• Wed. Jul 24th, 2024

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North East Technology Tackling $2.6bn ‘Ghost Net’ Environmental Pollution Crisis

Sea trials being conducted for the MyGearTag acoustic location device in the North SeaSea trials being conducted for the MyGearTag acoustic location device in the North Sea

Unique technology developed in the North East is set to be deployed worldwide to help address the significant costs and environmental harm caused by lost ‘ghost’ fishing nets.

Succorfish has created MyGearTag, a state-of-the-art acoustic location device that uses miniaturised modem technology to enable fishing boats to find lost nets, pots and traps over a range of up to three kilometres.

Crafted entirely from recycled fishing nets and weighing just 500 grammes, MyGearTag can be fitted onto new equipment as part of the manufacturing process or retrofitted to fishing boats’ existing gear.

After successfully completing trials in the North Sea and the Arabian Sea, Succorfish launched MyGearTag at the recent Scottish Skipper Expo in Aberdeen and is now working on finalising distribution and reseller agreements with a number of potential partners right around the world.

MyGearTag has been developed in partnership with Newcastle University’s Faculty of Electrical and Electronic Engineering and the pan-European NETTAG+ project, with grant funding provided by UK Research & Innovation and the European Union.

It is manufactured in the UK and assembled at Succorfish’s North Tyneside headquarters, with around 15 new North East jobs expected to be created over the next year as Succorfish grows its team to meet predicted global demand.

Chad Hooper, founder and CEO at Succorfish, says: “There is nothing on the market like MyGearTag in terms of its size, cost, low power use and effectiveness, and we’re hugely excited about the prospects for its adoption by the commercial fishing industry right around the world.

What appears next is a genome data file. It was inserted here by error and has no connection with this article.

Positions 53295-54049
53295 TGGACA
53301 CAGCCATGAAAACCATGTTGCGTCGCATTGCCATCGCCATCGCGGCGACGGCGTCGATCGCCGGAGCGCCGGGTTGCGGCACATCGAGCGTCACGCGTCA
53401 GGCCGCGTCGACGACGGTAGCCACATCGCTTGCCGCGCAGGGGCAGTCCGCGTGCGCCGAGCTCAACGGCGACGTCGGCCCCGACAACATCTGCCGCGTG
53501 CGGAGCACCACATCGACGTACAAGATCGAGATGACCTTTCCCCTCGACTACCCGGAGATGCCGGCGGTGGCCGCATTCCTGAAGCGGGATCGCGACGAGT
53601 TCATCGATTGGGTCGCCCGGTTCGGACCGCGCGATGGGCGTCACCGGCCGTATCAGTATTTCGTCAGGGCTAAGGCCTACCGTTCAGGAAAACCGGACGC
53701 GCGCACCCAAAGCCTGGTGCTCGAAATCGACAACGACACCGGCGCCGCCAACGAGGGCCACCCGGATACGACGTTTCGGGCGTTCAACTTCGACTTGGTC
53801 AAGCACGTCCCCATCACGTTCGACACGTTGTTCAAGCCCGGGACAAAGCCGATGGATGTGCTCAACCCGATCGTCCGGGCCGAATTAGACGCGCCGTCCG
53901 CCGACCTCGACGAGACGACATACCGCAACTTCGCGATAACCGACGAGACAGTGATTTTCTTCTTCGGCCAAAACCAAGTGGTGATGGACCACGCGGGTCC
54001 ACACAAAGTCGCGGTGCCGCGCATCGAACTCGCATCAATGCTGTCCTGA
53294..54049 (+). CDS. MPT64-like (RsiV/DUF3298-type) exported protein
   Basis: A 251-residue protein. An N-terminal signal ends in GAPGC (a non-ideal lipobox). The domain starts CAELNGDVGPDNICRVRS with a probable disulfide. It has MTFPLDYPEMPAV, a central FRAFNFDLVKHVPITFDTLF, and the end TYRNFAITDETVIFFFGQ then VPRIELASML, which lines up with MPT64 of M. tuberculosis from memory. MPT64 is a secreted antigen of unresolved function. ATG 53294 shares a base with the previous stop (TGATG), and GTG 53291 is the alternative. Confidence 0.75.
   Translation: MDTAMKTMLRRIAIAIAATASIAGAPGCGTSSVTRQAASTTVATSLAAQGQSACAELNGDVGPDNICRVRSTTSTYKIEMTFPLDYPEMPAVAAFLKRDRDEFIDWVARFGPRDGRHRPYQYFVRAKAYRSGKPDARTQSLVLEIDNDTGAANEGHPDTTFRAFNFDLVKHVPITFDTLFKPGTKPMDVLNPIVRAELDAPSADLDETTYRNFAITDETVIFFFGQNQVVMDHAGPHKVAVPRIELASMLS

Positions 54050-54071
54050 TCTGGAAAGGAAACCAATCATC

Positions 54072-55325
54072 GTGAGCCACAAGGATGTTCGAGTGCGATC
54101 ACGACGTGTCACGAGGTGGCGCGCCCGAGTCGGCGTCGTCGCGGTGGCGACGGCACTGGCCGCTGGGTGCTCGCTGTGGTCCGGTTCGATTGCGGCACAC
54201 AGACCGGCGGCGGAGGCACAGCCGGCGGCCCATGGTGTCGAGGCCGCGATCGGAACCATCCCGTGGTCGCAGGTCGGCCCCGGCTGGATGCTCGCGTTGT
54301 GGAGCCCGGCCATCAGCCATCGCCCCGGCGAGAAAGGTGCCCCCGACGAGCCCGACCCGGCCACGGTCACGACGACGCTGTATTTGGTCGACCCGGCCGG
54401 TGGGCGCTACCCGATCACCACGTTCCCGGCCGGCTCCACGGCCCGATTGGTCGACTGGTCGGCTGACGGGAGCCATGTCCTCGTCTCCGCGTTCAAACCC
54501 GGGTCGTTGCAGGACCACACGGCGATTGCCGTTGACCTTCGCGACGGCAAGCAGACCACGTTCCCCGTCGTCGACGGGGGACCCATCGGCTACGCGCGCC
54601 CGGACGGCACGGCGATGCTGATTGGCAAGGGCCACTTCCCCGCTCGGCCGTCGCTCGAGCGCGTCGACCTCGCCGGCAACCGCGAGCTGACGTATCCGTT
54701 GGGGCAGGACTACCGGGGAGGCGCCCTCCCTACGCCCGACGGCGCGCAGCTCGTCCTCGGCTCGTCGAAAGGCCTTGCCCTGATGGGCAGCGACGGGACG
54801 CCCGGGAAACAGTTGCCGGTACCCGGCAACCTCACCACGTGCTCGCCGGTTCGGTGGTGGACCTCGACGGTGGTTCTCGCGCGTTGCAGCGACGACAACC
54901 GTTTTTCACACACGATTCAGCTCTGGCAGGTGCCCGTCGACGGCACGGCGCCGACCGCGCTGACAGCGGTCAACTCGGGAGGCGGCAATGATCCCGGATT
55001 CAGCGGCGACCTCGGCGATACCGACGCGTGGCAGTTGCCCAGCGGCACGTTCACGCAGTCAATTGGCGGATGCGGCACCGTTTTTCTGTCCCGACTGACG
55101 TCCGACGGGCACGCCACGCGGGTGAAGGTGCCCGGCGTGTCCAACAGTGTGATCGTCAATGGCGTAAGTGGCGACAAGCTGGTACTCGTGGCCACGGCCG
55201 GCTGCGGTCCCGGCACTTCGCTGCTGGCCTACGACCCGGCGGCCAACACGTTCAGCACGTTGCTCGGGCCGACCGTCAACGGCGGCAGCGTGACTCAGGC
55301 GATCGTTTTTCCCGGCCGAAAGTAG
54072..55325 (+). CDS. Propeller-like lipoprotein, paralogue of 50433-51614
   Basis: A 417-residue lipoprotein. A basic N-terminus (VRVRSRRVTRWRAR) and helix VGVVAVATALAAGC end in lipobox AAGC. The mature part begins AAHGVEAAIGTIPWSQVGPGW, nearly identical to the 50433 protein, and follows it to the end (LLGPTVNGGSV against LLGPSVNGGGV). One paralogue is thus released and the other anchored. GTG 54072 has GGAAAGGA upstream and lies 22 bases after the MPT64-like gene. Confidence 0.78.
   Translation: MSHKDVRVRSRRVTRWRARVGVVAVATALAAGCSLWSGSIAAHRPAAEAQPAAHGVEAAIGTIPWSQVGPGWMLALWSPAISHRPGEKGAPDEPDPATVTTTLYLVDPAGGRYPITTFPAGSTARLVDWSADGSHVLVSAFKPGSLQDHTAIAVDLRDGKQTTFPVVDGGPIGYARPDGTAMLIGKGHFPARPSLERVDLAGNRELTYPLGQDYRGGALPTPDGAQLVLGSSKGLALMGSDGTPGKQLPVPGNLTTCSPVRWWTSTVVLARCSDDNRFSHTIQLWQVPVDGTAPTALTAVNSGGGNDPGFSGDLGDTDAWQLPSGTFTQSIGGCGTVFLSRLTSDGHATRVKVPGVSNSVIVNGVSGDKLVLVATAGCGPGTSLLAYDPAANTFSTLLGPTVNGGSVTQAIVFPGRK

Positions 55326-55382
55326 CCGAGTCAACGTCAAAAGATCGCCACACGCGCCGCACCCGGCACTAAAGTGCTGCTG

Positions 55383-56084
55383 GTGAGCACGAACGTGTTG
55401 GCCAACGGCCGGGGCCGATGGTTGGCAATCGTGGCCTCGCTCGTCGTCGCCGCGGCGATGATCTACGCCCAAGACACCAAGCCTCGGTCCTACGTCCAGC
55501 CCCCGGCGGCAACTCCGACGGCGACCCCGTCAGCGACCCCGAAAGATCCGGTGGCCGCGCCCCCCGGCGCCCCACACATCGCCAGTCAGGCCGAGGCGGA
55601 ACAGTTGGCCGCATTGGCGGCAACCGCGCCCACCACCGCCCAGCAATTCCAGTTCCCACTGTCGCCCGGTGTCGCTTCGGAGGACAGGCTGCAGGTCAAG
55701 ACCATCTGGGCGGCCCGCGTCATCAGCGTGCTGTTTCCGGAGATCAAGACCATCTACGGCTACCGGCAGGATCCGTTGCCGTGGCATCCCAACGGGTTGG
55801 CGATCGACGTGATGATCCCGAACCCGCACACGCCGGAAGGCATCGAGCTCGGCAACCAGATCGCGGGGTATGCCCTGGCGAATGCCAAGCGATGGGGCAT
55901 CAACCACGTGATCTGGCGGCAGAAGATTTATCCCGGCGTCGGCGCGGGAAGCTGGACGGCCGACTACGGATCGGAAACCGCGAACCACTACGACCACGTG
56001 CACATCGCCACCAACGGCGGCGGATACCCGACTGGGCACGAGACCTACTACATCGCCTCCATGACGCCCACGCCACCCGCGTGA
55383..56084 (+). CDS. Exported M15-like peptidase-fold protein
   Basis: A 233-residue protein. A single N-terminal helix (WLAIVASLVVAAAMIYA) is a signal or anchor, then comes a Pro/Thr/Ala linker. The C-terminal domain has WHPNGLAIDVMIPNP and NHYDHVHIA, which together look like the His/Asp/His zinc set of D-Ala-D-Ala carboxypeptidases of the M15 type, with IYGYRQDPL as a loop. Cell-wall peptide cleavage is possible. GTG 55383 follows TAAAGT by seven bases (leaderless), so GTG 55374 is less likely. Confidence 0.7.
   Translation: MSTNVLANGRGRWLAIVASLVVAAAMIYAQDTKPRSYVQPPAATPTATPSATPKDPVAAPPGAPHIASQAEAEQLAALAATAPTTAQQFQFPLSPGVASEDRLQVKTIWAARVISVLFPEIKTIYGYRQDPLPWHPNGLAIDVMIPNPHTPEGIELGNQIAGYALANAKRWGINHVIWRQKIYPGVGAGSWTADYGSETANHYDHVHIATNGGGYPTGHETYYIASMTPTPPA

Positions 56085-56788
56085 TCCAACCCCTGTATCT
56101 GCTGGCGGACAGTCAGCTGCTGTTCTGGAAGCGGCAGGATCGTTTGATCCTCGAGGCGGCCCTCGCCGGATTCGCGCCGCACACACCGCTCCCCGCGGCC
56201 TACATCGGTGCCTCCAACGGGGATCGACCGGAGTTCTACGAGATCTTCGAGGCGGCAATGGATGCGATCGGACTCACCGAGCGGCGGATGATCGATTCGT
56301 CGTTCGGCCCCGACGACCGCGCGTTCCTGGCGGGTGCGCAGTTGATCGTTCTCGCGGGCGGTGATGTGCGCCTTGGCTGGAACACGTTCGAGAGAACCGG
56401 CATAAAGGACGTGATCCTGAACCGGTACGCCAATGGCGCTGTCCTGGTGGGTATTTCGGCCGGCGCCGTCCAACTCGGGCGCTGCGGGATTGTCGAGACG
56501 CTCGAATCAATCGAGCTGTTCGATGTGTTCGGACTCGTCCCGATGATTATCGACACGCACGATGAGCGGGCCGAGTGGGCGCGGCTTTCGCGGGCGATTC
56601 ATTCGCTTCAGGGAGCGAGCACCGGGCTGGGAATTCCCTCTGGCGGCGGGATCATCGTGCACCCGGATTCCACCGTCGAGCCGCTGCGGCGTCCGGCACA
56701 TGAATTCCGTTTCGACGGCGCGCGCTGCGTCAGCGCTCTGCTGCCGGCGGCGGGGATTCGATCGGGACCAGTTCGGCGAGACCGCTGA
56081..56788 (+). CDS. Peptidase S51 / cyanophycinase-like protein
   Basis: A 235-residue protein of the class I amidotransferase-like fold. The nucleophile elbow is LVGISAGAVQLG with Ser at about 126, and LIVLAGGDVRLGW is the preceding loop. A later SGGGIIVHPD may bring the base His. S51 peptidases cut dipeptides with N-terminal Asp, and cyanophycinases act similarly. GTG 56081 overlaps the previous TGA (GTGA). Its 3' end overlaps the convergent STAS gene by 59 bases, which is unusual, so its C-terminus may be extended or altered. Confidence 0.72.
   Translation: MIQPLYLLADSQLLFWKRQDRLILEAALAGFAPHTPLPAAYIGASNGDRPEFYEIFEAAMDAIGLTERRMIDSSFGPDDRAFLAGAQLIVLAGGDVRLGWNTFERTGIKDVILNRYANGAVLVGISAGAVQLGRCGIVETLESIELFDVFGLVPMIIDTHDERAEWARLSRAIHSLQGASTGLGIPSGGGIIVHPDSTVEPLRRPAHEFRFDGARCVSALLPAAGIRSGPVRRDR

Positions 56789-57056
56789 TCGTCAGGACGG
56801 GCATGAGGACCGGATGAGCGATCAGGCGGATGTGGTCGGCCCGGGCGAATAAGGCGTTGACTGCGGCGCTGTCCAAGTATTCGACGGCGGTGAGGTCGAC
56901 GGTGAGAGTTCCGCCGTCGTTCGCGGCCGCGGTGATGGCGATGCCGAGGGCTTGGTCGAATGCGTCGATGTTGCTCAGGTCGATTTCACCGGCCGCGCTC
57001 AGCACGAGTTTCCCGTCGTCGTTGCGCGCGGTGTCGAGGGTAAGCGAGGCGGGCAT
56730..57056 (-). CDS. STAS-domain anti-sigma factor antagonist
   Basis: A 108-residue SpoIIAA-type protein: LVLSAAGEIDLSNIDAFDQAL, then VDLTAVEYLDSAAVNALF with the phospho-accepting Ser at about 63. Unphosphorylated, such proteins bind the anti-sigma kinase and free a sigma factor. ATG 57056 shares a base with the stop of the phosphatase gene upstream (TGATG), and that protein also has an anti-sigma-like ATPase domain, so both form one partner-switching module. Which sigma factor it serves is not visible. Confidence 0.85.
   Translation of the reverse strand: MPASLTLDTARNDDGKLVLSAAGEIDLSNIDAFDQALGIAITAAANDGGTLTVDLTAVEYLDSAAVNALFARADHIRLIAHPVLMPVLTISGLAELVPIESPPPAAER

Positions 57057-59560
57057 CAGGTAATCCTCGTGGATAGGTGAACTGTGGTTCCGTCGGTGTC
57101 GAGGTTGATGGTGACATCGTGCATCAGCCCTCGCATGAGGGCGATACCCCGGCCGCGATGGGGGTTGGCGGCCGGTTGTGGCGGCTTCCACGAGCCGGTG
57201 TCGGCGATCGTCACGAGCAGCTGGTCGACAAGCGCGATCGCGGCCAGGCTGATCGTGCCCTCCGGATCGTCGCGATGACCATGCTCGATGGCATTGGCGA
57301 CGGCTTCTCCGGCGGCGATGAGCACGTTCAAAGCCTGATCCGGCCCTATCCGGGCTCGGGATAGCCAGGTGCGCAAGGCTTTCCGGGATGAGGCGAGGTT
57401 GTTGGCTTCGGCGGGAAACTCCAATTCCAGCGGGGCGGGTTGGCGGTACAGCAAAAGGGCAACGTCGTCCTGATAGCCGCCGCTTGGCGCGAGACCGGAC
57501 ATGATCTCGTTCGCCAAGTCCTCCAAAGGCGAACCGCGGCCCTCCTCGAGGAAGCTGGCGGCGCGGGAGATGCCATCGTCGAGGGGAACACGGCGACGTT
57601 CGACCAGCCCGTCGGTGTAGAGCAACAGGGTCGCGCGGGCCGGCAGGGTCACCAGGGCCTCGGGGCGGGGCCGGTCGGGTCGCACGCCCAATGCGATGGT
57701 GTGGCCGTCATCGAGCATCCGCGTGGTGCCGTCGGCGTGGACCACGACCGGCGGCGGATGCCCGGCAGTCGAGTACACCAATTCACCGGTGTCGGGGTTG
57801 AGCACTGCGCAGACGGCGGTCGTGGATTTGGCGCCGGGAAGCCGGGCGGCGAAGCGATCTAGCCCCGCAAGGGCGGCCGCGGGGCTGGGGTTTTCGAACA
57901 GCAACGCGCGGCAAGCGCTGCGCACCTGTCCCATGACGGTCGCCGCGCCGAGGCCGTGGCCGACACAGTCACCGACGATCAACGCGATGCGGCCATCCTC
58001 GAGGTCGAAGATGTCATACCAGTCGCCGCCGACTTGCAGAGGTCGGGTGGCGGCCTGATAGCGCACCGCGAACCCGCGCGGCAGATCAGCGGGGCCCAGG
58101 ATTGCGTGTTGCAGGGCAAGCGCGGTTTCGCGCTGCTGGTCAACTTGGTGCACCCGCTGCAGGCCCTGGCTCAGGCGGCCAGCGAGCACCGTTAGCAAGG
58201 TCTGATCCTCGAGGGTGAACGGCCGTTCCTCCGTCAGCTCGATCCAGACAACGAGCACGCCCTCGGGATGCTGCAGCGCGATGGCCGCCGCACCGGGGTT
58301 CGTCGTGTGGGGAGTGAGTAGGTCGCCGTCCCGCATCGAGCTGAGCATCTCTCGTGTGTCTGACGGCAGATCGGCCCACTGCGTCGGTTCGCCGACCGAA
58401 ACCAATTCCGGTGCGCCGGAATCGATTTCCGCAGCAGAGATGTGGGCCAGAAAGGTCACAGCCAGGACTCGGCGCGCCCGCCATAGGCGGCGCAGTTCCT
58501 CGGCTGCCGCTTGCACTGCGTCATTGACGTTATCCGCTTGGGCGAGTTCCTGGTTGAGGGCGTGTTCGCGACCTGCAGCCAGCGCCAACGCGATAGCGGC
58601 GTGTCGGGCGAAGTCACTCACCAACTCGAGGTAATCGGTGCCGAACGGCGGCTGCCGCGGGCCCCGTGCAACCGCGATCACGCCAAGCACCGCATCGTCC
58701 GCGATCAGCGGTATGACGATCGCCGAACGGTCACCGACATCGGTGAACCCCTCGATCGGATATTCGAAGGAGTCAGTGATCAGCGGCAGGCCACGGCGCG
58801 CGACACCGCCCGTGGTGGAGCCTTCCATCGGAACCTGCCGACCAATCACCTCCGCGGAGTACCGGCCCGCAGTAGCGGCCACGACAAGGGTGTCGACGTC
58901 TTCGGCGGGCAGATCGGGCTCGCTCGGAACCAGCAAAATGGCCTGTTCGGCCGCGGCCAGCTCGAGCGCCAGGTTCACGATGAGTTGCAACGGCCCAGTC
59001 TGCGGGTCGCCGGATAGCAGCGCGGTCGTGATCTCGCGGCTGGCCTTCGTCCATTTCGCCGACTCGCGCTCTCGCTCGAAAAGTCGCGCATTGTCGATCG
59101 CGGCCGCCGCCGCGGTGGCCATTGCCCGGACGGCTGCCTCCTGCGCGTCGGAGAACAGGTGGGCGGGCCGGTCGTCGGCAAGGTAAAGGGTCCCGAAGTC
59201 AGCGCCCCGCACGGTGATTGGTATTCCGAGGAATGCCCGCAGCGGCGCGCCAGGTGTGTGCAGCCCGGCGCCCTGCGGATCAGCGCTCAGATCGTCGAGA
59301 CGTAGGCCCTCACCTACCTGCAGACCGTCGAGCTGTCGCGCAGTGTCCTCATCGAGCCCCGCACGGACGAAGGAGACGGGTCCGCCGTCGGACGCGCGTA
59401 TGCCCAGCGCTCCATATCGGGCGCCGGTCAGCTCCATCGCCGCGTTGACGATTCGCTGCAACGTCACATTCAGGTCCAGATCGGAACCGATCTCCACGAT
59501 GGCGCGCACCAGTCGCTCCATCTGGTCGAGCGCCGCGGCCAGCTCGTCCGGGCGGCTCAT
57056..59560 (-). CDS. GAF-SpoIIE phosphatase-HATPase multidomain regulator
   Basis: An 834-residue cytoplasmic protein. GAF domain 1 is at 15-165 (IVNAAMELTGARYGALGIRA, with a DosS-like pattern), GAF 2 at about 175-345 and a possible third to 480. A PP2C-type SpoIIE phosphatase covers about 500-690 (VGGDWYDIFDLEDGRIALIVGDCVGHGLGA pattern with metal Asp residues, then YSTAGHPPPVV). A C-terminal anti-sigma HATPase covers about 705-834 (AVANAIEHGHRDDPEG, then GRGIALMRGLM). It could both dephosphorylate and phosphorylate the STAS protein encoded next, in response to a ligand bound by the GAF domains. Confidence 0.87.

“Industry figures suggest that between half a million and one million tonnes of fishing gear is lost at sea every year, at a financial cost of around $2.6bn.

“Just under half of all the plastic in the world’s oceans is also estimated to be lost fishing equipment, while as well as causing significant pollution from simply being there, these ‘ghost nets’ can also cause substantial damage to underwater eco-systems and habitats.

“Fishing equipment can be lost for any number of reasons, such as bad weather causing lines to be broken or being accidentally dragged away from where they were left by other boats’ gear, and unless its owners know where it’s gone, it can be almost impossible to find it again.

“MyGearTag allows for lost fishing nets, pots and traps to be quickly located over a wide area, thus avoiding the substantial cost of replacing them, reducing the amount of plastic in our oceans and preventing any damage being caused to marine life.”

Each MyGearTag unit is registered to its user with a unique ID, meaning other people are not able to locate it if it gets lost, while an easy-to-use app providing the directional tool required to enable owners to find their missing equipment.

The technology is housed in a robust enclosure to protect it from the water and currents, while its ultra-low power requirements mean it can be run on four interchangeable AA batteries for up to six months.

Founded in 2008, Succorfish is a world leader in fisheries and security applications, and already has a 20-strong in-house design, software engineering, development and customer service team which manages all aspects of clients’ technology requirements.

Its hardware is already being successfully used by customers as far afield as Norway, Malta, the US, Australia and New Zealand, while it is also one of just two UK firms to have its Inshore Vessel Monitoring Systems accredited for use in British fishing waters by the Marine Management Organisation.

Chad Hooper continues: “Every hour that a vessel spends looking for lost equipment is an hour that it isn’t fishing, which makes for a ‘double whammy’ in terms of financial impact, while there’s also an increased health and safety risk from crews that comes from having to search for lost equipment.

“From a sustainability point of view, the low-level noise that MyGearTag emits has been specifically designed to minimise any impact on the underwater environment, while working with the Ocean Material Group to manufacture the casing from recycled fishing nets adds an extra dimension to its environmental effectiveness.

“We’ve already had a great deal of interest from potential customers across the fisheries industry, from net manufacturers through to end users, and we’re now working towards building a global network of distributors and resellers that will take this technology out to all those fishing industry businesses that would benefit from adopting it.”